Related : North Korean defector: I had reoccurring nightmares, like everyone else

Clashes of healthcare systems and cultures

“Many North Korean defectors have hepatitis poorly controlled. In South Korea, early diagnosis and early treatment are being made properly, so things do not get out of hand. However, many North Korean defectors have complications that include spine deformations and trouble walking due to leaving the condition untreated,” Lee said.

Doctors here are often surprised. At that stage, it requires an experienced physician to treat the complicated case, she added.

South Korean doctors have also cited difficulties in communication due to the slight differences in language and culture that leads to a lack of trust between the physician and patient.

“North Koreans do not have the same knowledge base as we do, and there’s a lot of anxiety and distrust. Sometimes they don’t tell doctors everything because they are scared of how they will be perceived and they’re not honest about their condition,” Lee pointed out. “Some also tend to exaggerate their conditions and are rather emotional, expressing themselves aggressively to get across that they’re very sick and need treatment.”

Professor Lee expected a clash between the entirely public healthcare system of the North and the mostly private hospital network of the South.

“A large majority of defectors rely on free healthcare especially considering the financial situation for most. North Korean healthcare, which is all public, is also all ‘free,’ whereas in the South people are used to paying for hospital visits. People in the South know they need to have money to get treatment. North Koreans will not be used to this kind of system upon reunification,” Professor Lee said.

In addition to the payment system, Professor Lee pointed out that North Korea does not have accurate data on the health and welfare of its citizens, which should be one of the first tasks to be tackled.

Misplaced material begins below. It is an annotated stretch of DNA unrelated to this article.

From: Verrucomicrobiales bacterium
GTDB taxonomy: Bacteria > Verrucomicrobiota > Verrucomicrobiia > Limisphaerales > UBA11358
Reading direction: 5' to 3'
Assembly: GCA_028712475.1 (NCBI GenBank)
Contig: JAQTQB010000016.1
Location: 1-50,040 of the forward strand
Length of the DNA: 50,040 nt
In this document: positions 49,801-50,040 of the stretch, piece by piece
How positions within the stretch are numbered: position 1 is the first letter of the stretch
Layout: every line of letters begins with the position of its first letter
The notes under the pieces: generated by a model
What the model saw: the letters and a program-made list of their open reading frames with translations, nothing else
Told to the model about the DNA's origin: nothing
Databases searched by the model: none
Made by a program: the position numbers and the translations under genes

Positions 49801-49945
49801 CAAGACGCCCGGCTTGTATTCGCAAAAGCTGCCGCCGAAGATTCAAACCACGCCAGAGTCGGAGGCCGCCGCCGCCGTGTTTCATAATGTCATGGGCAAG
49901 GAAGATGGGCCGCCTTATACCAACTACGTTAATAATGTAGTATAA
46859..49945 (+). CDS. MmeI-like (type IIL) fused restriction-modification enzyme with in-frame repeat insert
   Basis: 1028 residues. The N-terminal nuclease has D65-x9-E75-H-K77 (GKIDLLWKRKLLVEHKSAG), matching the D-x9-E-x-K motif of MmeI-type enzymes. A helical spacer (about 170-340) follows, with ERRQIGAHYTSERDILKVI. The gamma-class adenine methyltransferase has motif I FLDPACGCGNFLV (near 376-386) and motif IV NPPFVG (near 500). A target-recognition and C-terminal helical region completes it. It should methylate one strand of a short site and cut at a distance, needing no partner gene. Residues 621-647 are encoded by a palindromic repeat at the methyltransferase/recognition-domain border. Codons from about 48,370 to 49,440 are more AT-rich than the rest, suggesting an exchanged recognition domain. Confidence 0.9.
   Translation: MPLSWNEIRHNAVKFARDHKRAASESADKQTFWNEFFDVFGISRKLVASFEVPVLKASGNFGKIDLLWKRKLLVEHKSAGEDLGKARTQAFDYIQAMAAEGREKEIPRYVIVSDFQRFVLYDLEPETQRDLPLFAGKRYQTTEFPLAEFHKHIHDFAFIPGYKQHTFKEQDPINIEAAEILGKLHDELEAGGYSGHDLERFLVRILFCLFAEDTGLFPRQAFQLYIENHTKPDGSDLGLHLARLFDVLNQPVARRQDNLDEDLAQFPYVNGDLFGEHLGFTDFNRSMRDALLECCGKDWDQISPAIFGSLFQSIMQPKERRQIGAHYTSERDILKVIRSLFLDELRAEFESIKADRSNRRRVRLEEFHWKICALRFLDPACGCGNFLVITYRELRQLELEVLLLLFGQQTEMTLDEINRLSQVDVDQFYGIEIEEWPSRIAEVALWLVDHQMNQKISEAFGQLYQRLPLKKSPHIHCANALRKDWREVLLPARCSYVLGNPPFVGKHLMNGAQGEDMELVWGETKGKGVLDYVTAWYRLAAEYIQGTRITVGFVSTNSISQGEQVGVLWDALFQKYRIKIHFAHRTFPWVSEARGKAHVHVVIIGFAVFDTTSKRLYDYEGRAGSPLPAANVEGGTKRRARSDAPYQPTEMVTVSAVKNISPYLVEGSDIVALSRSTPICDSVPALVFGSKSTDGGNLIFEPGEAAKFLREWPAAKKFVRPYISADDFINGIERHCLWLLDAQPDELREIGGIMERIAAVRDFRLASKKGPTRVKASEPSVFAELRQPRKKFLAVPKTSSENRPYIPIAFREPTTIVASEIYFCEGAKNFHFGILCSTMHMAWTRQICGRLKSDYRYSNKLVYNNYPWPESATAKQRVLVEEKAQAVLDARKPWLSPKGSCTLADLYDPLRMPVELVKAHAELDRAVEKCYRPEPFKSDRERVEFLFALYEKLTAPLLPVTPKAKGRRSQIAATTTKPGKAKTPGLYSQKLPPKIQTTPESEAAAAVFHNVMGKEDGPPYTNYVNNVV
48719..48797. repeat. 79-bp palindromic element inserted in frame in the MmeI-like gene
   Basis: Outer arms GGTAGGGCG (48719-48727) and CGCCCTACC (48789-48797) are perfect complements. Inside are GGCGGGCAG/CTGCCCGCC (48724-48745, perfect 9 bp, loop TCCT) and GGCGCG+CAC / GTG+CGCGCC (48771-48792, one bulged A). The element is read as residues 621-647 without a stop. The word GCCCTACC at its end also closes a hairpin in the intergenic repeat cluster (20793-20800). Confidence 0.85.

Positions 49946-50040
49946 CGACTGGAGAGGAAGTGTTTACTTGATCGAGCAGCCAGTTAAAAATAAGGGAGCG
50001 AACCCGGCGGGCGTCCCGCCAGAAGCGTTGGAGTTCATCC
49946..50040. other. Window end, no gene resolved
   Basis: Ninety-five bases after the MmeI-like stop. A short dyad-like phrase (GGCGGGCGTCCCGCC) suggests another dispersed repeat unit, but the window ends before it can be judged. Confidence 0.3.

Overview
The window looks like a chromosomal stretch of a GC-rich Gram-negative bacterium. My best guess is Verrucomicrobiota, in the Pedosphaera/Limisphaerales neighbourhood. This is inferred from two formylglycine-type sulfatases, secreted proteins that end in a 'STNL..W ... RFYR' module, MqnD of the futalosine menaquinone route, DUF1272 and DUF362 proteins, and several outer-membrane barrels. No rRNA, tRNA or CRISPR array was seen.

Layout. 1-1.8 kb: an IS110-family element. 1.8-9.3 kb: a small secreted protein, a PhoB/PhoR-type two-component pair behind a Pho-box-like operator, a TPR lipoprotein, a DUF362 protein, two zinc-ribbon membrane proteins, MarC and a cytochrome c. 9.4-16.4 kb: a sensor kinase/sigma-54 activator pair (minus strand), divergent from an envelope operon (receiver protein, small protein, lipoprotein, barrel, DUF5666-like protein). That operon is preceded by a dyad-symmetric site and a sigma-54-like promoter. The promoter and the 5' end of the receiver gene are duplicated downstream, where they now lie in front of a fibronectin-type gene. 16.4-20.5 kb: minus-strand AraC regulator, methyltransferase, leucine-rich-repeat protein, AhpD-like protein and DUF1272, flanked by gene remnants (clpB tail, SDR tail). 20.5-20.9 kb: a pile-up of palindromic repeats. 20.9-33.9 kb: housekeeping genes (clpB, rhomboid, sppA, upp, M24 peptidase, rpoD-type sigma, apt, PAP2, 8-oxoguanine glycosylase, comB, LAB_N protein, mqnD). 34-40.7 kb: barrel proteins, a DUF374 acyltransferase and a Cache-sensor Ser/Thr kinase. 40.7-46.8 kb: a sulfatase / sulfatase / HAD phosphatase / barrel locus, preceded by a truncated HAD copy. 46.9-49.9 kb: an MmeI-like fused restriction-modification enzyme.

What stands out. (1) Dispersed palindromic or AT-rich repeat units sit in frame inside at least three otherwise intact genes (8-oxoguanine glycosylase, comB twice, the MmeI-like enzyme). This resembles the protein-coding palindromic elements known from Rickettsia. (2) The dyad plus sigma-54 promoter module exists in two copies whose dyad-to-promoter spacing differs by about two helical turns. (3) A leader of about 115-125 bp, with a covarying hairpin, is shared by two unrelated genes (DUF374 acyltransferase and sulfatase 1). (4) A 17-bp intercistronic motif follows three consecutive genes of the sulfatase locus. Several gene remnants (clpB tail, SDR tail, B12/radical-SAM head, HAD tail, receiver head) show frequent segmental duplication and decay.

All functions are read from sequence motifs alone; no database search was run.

“We can’t get the statistics. Right now, the suicide rate in North Korea stands at 0 percent. If you listen to the stories from people in real life, it is in part because people cannot talk about suicide and because it’s a felony that can impact the person’s family,” Lee said.

“Regarding mental illness, treatment revolves around segregating and stigmatizing the mentally sick is prevalent. This requires a real-life survey but how and if it will be possible remains uncertain,” she said.

Different infectious disease types such as multidrug-resistant tuberculosis of North Korea and different strains of diseases also could cause a crisis upon reunification. A sudden increase in exchanges between the North and the South and a lack of immunity to certain diseases could prove to be fatal if bacteria or virus start spreading.

“Even if reunification does not happen right away, the start of the inter-Korean exchanges, which involves lots of going back and forth, could lead to the spread of infectious diseases, as was the case with the MERS crisis here,” Lee said.

Treatment will also need more than prescribing drugs to encompass getting patients to take medications and monitoring compliance, she added.